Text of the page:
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One Michelin Star, London

Reviewed by Justine Murphy, CEO of mymuybueno – January 2017

Atul Kochhar was the first Indian chef to receive a Michelin star and Benares Restaurant received its very own Michelin star in January 2007 and has retained it ever since.

It is ranked among the top best Indian Restaurants in London, situated right in the heart of Mayfair. Atul uses British ingredients to make Indian dishes and creates exciting new dishes and fusion flavours. He was not present on my visit.

I opted for the Tasting Menu. This started with an Amuse Bouche of mini poppadums, made with lentil flour, and a trio of chutneys – Apricot, Rosemary and Tomato. These were tasty, and the apricot was especially good.

This was followed by Aloo Chat, which was a warm potato salad topped with a cold yoghurt foam and pomegranate seeds. This felt like it should not work, but it did. With creamy potatoes and lots of fresh mint, it was a nice opening light taste to freshen the palate.

 

Pan-Seared Scallop. Caramelised Onion, Pine Nut Podi with Indian Five Spice Pickled Prawns. A beautiful, big, juicy, well-cooked and seasoned scallop, with five spices of fennel, cumin, ginger, fenugreek and onion seed. It sat on a bed of celeriac with pine nut podi (which means powder), delicious juicy sweet prawns and a delicate caramelised apple and ginger purée. It was beautifully presented and full of so many outstanding spices and flavours.

A beautiful, big, juicy, well-cooked and seasoned scallop, with five spices of fennel, cumin, ginger, fenugreek and onion seed.

Tandoori Chicken Tikka Pie, Mixed Berry Chutney. This was interesting. I’m not a huge pie fan, but I remained optimistic. Moist tandoori-cooked chicken lined the filling, with onion, fennel and coriander. It was accompanied by the sharp berry chutney, which cut through the buttery richness of the perfectly flaky puff pastry. It was nice, but didn’t do too much for me.

Chargrilled Scottish Salmon, Coconut and Curry Leaf Sauce with Tandoori Broccoli (my guests had a Cornish Crab Croquette) with Smoked Tomato Chutney. This was a good dish. I couldn’t have the crab but my guests said was very nice. This had been substituted for me with broccoli (called a ‘Phool’), whichw as lovely and the whole dish sung. A vibrant yellow coconut and curry leaf sauce, a ‘Moilee’ (of which extra was served to the side) had notes of garlic and ginger running through it. Sweet and sour smoked beetroot and tomato purée really enhanced the dish and complemented the salmon. Very nice.

Iced Sherbet. This was a palate cleanser made with fresh mint and Calamansi lime. It was very sharp, which of course worked well to cleanse my palate, but almost erred on the point of being too bitter from the lime. It was over-zested and there was too much white pith in the mix. My palate was stripped of all previous flavours, but I did not enjoy it and one of my guests shared the same sentiment.

Roasted Rump of English Lamb, Tandoori Cutlet, Rogan Jus, Dal Makhani. The tandoor was made with red chilli and ginger, and the cutlet was pink and perfectly cooked, as was the piece of rump. This was outstandingly good. What a dish. A serving of a buttery, beautiful naan, black dahl, and a cumin and saffron rice came for us to share. Just exceptional, I wanted it to last so much longer but my plate was quickly cleaned and every morsel gone.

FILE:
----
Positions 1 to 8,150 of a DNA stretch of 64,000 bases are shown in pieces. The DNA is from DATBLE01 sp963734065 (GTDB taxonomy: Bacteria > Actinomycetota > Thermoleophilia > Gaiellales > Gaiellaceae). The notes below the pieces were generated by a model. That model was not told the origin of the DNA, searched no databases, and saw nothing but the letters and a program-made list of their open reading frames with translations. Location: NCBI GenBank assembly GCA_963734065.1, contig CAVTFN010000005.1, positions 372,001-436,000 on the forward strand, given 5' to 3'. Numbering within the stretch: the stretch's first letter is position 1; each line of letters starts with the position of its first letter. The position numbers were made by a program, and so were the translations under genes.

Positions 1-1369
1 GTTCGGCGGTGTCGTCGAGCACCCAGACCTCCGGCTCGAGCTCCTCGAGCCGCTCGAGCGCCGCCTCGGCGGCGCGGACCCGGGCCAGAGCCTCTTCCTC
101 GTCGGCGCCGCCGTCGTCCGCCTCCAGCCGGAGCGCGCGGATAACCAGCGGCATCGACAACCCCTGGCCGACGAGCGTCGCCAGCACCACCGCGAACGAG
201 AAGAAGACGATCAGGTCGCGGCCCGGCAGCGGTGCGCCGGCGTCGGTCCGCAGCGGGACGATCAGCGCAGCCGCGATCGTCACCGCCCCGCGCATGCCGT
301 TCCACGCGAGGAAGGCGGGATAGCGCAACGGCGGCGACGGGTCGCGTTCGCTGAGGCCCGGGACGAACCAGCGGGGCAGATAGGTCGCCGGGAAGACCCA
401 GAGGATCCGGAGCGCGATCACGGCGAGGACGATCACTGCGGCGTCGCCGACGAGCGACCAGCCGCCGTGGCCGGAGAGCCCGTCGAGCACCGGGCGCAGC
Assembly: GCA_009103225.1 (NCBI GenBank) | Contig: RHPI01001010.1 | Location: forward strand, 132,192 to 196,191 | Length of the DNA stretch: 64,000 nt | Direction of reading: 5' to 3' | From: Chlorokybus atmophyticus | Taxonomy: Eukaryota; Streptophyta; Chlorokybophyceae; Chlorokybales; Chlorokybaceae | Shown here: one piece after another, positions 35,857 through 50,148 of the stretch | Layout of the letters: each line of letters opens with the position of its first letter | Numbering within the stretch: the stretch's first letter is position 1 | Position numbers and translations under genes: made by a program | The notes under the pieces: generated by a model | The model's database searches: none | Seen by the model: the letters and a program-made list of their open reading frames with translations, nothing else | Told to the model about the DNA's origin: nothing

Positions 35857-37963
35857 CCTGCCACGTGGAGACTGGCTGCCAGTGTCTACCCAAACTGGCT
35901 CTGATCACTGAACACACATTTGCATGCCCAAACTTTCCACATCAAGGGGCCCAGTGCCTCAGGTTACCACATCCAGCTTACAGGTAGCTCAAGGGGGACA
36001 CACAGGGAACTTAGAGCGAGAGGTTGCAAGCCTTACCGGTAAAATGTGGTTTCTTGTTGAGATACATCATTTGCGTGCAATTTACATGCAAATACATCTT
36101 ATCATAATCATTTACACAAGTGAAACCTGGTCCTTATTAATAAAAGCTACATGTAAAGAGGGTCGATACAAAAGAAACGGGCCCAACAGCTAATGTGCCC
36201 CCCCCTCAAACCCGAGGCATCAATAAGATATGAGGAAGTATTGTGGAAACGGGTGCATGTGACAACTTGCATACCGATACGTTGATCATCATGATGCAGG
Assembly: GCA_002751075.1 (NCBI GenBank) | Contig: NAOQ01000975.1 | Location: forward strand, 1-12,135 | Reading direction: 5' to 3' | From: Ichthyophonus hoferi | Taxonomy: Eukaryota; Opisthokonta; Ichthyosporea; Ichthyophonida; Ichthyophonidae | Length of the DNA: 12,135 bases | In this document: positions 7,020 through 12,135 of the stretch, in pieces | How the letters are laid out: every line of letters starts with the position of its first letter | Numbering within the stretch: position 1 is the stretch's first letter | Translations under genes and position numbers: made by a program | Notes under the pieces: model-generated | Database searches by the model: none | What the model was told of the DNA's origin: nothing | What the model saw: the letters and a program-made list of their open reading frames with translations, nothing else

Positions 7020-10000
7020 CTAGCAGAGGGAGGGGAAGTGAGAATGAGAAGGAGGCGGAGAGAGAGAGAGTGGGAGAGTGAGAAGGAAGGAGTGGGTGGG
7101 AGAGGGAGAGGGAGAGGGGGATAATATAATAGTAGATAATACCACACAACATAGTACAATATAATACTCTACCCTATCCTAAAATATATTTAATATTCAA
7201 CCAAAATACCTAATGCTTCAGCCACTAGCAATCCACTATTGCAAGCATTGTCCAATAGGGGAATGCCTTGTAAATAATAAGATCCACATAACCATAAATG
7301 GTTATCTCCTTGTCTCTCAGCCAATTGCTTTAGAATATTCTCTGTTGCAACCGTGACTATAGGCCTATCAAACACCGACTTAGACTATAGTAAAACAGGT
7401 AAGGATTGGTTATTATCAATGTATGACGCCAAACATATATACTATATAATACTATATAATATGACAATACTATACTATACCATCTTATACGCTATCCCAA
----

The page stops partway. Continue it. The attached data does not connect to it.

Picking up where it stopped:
The tandoor was made with red chilli and ginger, and the cutlet pink and perfectly cooked, as was the piece of rump. This was outstandingly good.

Onto dessert, which was Raspberry Doi, Gulab Jamum Brulée. This is where it fell down slightly. My expectations were not high for a show-stopping pudding, because if you come to an Indian restaurant you really can’t expect it to be anything more than just okay. If it is, then credit to them for taking the care to have a pastry chef working solely on amazing desserts, but I was here for Indian and that was delivered. It was standard brulée and a rosewater creamy pot. All was sweet and still worked as a satisfying finish to a very good meal.

The same went for the Petit Fours, which were a very British mix of not-great fudge, and a take on fruit pastilles. They were a bit sweet and sickly. I almost would have preferred a more traditional Indian sweet finish, as this was trying to be something it’s not. I tasted and put back.  

Wine:
Joh Jos Prüm. Riesling Kabinett, Mosel, Germany, 2014
Muddy Water, Pinot Noir, Waipara, New Zealand, 2013
Favourite Dish: The lamb dish was beyond exceptional.
Napkin Fold: Yes. However, my napkin was quite dirty from wiping my mouth from my lamb dish, so stained with spice, yet it was only refolded and not replaced.
Menu to take home: Yes, and the kind gesture of Atul’s cookbook too.
Meal for two, including drinks and service: £250.
Final Thought: It was a delicious meal, and there was a great vibe in the restaurant, with tables turning and a real hive of activity. The staff worked smoothly and like a well-oiled machine. They were courteous with just the right balance of service, without being intrusive. I would say however that the restaurant itself felt quite dated, even the walk to the toilets made it feel like it was an old nightclub – perhaps it used to be. It could elevate its surroundings to amplify the whole experience and bring it on par with the food, which was very good. I am really looking forward to returning to try normal curry dishes, confident that they will be exceptional too.

Benares
Address: 12a, Berkeley Square, Mayfair, London, W1J 6BS
Telephone: + 44 (0) 20 7629 8886
Hours: Monday – Saturday (including bank holidays)
Lunch: 12.30pm – 2.30pm
Dinner only 6pm – 9.45pm

Website: http://www.benaresrestaurant.com